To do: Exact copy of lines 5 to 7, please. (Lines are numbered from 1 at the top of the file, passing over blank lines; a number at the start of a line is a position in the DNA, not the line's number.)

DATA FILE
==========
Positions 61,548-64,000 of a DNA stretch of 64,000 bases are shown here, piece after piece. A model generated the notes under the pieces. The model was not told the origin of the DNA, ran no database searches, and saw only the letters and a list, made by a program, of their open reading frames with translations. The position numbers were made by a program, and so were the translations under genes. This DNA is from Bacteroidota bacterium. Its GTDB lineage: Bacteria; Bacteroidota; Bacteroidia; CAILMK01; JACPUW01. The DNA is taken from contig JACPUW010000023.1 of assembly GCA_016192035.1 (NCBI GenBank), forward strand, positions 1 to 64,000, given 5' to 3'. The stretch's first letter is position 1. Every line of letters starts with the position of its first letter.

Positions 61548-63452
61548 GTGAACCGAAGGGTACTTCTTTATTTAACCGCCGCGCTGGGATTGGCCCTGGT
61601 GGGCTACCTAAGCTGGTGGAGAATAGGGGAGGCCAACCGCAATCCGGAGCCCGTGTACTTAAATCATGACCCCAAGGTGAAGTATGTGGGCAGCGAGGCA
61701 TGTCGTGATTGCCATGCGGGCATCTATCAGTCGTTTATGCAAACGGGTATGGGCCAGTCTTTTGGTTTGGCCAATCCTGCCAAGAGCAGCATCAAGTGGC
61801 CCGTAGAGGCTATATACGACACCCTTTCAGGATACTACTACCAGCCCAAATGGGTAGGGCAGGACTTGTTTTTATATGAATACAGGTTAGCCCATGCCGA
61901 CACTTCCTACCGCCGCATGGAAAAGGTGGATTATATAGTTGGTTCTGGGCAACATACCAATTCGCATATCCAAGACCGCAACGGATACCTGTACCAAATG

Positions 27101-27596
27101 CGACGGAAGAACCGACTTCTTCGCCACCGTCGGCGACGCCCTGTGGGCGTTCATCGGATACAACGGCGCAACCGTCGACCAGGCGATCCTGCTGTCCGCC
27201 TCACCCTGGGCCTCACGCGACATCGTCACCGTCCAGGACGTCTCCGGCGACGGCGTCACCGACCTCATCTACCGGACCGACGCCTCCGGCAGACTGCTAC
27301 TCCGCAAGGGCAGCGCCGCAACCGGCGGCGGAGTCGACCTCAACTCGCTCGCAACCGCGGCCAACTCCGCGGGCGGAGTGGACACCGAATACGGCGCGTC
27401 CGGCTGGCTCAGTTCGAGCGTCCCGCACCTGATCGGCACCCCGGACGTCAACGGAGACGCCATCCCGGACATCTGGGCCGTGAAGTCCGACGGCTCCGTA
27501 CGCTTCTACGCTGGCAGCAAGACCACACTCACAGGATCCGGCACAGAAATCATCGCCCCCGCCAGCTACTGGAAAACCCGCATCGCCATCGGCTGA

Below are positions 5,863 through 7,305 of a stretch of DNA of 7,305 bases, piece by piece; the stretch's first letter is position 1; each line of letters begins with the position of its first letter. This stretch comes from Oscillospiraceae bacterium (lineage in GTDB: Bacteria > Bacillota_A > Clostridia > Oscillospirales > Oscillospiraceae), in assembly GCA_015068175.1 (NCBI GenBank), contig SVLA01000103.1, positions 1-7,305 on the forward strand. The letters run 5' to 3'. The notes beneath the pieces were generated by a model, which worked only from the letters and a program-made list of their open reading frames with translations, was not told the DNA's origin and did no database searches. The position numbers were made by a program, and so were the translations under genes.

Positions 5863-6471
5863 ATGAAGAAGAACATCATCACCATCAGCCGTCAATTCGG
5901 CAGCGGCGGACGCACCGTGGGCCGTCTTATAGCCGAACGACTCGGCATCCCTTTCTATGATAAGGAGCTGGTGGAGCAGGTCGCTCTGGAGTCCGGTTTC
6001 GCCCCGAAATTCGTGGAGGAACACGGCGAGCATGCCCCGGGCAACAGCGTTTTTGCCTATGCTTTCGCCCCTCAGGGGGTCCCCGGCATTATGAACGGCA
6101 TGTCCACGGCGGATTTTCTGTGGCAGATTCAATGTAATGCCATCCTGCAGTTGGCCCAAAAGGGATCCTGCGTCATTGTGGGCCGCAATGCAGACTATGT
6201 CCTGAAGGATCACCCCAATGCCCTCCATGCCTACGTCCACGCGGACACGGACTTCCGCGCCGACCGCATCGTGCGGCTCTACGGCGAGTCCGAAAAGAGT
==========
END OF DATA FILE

61701 TGTCGTGATTGCCATGCGGGCATCTATCAGTCGTTTATGCAAACGGGTATGGGCCAGTCTTTTGGTTTGGCCAATCCTGCCAAGAGCAGCATCAAGTGGC
61801 CCGTAGAGGCTATATACGACACCCTTTCAGGATACTACTACCAGCCCAAATGGGTAGGGCAGGACTTGTTTTTATATGAATACAGGTTAGCCCATGCCGA
61901 CACTTCCTACCGCCGCATGGAAAAGGTGGATTATATAGTTGGTTCTGGGCAACATACCAATTCGCATATCCAAGACCGCAACGGATACCTGTACCAAATG